What is better than hands-on learning? Now that school is winding down, I am really looking forward to more time to be able to take my children to some nearby museums!
There are three main things I adore about museums:
1.Role play – When I was a child, I remember dressing up as a settler. As I watch my son, he can take any object and create an elaborate story line. Museums offer the role play in a very educational environment. Before I let them loose, I like to engage them in a little education – that way they can act out what they learned.
2. Tactile learning - Instead of merely learning facts or reading books, museums have learning objects they can pick up and play with and learn from! It is an entirely wonderful and new way to learn for them that I can’t do at home. The science museum near me has stuffed animals that are all based on animals from the habitat around our home. So educational and so fun!
3. Unforgettable – I still remember every single visit to the children’s history museum when I was a young girl. It is hard to forget the huge displays, the information I could see, feel and act out! I hope that learning from visiting the museum stays with my kids like it did with me.
Something else I am a huge fan of–unstructured learning. I know museums offer summer classes and day-camps – please take advantage of those! But I love to get down on the floor with my kids – interacting with them and showing them what they are playing with.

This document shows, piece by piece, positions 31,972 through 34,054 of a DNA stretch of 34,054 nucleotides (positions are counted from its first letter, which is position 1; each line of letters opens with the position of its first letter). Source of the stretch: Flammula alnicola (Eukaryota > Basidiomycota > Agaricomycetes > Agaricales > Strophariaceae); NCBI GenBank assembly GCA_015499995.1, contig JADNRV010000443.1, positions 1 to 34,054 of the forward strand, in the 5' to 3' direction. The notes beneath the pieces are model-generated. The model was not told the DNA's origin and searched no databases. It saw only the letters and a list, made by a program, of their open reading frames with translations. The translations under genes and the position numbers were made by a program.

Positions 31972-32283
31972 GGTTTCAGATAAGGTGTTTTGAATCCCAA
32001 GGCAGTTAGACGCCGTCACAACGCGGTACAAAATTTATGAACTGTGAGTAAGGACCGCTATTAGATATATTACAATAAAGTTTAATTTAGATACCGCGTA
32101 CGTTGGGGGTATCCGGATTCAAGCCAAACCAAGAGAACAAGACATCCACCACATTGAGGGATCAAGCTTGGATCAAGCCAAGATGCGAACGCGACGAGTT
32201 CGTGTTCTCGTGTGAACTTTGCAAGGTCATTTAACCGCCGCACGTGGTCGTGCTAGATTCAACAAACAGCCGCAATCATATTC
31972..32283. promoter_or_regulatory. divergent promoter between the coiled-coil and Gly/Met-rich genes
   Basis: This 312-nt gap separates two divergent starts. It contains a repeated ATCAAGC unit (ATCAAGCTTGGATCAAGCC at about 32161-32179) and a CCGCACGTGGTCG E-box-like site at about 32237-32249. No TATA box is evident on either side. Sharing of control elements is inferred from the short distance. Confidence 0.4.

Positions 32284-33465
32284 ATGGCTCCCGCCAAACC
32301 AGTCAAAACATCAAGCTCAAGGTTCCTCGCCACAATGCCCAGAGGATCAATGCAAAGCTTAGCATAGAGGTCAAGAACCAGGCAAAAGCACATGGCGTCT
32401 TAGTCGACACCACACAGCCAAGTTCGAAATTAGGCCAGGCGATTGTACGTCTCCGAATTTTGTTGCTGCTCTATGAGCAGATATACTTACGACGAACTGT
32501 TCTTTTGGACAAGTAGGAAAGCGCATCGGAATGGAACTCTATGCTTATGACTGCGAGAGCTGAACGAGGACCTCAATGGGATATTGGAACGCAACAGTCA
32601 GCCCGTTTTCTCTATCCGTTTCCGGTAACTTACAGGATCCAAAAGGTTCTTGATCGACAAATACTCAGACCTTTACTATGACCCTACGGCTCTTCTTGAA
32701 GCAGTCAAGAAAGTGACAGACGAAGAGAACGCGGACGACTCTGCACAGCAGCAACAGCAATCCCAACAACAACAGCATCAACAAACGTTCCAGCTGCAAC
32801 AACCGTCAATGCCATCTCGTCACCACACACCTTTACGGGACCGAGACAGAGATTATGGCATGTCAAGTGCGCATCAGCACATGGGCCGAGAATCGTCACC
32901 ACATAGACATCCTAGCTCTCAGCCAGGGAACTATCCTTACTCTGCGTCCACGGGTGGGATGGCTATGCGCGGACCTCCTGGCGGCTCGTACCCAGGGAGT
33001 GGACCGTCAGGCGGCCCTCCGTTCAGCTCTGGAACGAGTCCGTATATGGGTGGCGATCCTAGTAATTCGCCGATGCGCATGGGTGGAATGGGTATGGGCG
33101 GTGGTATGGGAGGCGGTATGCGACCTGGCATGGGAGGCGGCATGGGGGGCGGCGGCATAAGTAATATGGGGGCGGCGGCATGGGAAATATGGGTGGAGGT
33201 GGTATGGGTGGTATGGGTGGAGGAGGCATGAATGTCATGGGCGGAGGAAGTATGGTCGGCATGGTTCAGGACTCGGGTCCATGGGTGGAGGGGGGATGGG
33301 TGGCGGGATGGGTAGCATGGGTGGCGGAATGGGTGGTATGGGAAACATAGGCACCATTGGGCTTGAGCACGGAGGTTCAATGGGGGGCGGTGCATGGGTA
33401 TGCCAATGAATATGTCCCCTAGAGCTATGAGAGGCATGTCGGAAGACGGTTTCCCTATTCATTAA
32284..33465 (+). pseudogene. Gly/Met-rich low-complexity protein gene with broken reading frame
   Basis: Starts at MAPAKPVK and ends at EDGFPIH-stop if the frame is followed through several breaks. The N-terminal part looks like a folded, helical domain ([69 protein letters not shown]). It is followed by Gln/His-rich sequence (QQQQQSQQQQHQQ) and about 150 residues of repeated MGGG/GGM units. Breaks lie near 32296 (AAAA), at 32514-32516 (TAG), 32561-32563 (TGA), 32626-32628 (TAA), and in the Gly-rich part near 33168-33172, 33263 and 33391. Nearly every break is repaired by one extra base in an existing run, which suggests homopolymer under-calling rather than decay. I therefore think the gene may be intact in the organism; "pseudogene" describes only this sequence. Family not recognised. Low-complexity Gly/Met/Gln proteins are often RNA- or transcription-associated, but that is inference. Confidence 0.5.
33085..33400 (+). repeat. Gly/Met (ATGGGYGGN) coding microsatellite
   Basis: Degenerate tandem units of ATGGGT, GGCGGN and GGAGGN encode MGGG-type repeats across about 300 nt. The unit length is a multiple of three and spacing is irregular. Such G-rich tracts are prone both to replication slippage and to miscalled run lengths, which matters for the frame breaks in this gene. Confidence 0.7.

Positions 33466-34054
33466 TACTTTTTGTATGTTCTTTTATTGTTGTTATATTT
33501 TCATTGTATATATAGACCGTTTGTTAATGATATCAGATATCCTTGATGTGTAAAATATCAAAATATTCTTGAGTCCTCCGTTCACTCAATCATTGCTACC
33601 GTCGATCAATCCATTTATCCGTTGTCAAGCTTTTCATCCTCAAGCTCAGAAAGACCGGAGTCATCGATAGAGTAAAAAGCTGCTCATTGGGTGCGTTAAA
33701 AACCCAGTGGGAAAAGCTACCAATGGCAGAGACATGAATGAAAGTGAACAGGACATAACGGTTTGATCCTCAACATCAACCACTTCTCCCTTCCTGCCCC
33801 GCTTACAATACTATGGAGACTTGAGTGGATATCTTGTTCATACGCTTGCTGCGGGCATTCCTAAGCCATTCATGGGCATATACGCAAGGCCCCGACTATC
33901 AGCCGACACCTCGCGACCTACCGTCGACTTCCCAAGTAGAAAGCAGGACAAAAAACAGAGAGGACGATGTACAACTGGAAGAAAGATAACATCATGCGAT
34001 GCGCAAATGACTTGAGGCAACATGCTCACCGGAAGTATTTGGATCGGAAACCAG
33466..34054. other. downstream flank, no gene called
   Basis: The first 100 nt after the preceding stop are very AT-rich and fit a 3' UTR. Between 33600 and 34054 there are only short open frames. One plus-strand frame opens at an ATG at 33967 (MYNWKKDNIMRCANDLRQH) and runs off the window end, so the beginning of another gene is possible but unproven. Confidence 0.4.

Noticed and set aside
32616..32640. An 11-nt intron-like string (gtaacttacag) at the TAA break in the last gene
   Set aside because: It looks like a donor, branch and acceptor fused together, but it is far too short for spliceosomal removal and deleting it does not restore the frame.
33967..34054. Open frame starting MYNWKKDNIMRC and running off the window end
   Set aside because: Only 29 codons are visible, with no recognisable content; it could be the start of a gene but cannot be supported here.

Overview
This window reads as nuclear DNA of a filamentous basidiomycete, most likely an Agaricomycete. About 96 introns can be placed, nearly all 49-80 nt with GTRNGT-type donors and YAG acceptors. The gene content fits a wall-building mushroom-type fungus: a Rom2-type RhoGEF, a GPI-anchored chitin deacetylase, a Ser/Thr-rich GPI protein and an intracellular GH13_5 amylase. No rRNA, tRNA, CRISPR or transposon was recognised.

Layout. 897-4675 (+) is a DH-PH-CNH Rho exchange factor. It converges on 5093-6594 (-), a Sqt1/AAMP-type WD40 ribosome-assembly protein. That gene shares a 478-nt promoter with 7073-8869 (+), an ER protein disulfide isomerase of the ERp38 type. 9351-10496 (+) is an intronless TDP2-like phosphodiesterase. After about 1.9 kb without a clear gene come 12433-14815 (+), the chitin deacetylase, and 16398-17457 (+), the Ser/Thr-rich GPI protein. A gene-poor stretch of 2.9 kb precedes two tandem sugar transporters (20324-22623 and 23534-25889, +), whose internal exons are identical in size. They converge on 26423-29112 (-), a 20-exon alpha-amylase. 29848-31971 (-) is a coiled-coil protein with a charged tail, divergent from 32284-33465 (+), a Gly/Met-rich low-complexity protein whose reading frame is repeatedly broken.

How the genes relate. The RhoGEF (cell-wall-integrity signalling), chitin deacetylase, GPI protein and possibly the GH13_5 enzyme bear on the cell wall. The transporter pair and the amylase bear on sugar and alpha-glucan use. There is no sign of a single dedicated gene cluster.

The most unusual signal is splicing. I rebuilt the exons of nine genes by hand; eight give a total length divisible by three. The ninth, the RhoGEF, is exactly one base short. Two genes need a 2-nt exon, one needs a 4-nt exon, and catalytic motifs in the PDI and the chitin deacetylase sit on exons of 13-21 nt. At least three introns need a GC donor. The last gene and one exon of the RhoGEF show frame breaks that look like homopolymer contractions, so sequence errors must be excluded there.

Natural learning from conversation happens best like this:
1. Encourage questions - As I sit down with them, I figure out what they are playing. I offer little tiny bits of information and make them ask me more. “This is carbon.” Then (in a perfect world) they say, “What is carbon, mommy?” It does not always happen, but as we play back and forth, they do interact and we do learn.
2. Create stories - It is through stories that they learn! At the history museum, I let them dress up and we pretend we are pioneers on the Oregon Trail. I make sure to try and keep the story line historically accurate and they learn bits and pieces.
3. Make them want to come back- We make it so fun that they want to come back. They play and grow an interest in the subject. The hands on play is planting a seed of love for a subject matter. I know for sure that it is easier to teach a child who wants to learn more about something! That is what museums do. They help a child to fall in love with a subject and want to learn more after they leave.
What about you? Do you take your kids to museums often? Or is it something you will do more now that school is almost out?